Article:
Q-TAM: A Quality Technology Acceptance Model for Technology Operations Managers
Operations Management Research
This paper contributes to research on the quality factors that affect customer acceptance and intention to continue purchasing disposable technology. We have developed a model (Q-TAM) that integrates the Technology Acceptance Model and a quality framework. We conducted a survey of 322 smartphones users and analyzed the results using Partial Least Squares – Structural Equation Modeling (PLS-SEM) to determine how our integrated Q-TAM model affected consumers’ intention-to-continue-purchasing disposable technology. The PLS-SEM analysis of the Q-TAM model established that consumers assessed the product quality based on two distinct dimensions: attribute quality and reliability quality. Further, we found support for the positive and significant effects of product quality and perceived ease of use as predictors of a customer’s intention to purchase a technological device. Of interest is our finding that perceived usefulness, in the presence of product quality, is not significant. The finding also suggests that customers perceive the usefulness of a product as a component/part of a product’s quality dimension, confirming Joseph Juran’s quality philosophy of “fitness of use.” This suggests that in order to satisfy consumer demands, technology operations managers must ensure their products are of good attribute and reliability quality. The findings of this study make a case for a quality technology acceptance model (Q-TAM) that encourages technology operations managers to focus their efforts on quality to ensure that their products satisfy customer needs and are perceived as useful.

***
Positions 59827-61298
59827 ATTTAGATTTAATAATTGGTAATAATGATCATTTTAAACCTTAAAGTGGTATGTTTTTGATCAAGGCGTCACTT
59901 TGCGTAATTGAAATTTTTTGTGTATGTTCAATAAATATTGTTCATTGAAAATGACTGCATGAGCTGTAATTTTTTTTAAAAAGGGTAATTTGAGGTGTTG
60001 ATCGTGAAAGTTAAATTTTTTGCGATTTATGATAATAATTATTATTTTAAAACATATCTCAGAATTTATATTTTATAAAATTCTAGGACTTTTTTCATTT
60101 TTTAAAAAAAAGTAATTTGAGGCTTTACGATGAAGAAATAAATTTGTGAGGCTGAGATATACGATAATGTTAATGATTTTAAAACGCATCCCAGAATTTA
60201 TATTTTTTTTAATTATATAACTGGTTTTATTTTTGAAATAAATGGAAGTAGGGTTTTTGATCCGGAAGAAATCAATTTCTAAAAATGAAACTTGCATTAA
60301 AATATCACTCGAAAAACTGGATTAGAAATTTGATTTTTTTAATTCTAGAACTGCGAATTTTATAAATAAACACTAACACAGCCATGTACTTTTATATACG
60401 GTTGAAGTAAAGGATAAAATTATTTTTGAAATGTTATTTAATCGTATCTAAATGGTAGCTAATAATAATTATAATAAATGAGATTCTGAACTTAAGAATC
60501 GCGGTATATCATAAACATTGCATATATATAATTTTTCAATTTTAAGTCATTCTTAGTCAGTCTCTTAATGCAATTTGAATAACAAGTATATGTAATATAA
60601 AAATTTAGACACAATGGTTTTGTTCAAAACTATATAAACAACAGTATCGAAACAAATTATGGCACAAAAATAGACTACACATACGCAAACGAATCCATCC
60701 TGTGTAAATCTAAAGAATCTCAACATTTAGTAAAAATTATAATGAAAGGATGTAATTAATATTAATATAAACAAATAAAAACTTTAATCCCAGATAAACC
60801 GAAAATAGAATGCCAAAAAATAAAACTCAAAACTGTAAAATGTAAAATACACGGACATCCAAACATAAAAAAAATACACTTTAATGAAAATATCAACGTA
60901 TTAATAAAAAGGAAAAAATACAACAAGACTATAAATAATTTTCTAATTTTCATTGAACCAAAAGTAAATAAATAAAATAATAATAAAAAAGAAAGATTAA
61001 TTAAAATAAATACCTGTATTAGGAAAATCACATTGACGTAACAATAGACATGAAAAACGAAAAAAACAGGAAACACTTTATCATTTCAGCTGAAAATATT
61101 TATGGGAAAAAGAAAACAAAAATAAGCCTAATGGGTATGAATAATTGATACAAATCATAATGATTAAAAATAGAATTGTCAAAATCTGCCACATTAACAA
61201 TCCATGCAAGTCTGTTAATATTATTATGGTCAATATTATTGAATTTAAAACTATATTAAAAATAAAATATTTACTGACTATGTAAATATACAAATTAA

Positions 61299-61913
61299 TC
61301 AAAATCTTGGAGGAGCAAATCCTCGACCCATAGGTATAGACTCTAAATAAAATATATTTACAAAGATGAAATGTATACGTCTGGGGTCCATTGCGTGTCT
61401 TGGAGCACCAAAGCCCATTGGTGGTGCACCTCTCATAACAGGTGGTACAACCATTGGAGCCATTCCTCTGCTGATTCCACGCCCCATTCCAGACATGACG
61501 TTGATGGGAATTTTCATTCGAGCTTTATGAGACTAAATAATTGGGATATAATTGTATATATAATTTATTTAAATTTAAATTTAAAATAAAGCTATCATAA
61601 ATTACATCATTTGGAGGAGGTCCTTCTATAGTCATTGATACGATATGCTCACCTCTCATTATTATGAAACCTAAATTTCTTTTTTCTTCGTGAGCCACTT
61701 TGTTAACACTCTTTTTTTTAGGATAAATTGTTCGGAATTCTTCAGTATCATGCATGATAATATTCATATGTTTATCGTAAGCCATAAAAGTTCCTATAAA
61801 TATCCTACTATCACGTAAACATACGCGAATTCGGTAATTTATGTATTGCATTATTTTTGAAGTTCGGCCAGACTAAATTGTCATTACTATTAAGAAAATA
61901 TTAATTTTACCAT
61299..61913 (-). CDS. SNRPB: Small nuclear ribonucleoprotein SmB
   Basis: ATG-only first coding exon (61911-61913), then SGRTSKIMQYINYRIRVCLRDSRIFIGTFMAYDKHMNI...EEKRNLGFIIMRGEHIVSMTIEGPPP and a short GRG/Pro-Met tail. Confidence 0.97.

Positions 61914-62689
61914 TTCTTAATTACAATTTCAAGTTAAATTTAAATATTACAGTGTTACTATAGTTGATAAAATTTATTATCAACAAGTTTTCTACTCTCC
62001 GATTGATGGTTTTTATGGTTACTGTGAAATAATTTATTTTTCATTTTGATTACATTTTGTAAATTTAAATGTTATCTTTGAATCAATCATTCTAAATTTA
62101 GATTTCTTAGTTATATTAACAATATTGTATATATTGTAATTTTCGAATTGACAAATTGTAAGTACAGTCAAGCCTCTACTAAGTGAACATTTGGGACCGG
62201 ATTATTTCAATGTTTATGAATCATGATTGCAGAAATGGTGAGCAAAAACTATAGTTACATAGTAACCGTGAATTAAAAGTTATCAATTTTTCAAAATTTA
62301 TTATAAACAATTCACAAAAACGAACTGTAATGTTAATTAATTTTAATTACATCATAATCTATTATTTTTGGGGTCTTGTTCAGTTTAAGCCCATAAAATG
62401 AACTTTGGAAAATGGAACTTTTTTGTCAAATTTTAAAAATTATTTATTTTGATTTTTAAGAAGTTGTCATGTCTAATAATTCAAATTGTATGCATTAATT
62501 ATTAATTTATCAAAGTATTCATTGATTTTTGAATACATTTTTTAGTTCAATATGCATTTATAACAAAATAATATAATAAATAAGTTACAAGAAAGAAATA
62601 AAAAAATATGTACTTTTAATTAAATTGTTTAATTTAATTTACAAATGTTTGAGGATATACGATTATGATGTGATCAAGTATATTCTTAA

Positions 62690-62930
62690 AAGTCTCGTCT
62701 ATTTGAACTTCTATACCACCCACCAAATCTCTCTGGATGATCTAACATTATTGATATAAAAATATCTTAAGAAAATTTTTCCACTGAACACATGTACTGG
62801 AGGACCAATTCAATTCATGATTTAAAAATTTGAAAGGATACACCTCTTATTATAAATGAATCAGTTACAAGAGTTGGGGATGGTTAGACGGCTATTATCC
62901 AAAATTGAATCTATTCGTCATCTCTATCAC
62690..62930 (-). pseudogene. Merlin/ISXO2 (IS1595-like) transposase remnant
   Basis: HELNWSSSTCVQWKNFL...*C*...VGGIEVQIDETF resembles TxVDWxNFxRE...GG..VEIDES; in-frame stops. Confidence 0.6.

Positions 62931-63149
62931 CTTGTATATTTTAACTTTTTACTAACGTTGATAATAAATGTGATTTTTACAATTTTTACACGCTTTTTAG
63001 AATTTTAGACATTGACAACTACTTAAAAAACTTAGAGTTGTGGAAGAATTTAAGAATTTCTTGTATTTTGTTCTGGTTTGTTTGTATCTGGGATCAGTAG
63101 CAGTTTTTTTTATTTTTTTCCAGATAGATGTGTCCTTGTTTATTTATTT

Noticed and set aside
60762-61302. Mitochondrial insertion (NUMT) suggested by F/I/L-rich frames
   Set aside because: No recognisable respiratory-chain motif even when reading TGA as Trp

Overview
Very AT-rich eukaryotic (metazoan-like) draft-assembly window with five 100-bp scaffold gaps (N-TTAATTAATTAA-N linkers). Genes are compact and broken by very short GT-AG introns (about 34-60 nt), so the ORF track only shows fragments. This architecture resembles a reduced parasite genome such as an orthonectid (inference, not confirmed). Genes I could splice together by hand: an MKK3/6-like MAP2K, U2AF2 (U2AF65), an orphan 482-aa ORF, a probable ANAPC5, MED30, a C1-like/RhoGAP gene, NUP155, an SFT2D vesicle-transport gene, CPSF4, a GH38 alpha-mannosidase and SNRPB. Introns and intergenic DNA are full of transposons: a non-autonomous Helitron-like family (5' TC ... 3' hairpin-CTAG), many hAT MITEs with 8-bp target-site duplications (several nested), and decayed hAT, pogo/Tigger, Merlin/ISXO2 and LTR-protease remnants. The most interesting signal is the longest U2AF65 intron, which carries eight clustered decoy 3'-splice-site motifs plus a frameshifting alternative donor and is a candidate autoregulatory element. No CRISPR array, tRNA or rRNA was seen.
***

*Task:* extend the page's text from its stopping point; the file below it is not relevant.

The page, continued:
Boakye, Kwabena G., Thomas McGinnis, Victor R. Prybutok.
"Q-TAM: A Quality Technology Acceptance Model for Technology Operations Managers."
Operations Management Research, 7 (1): 13-23.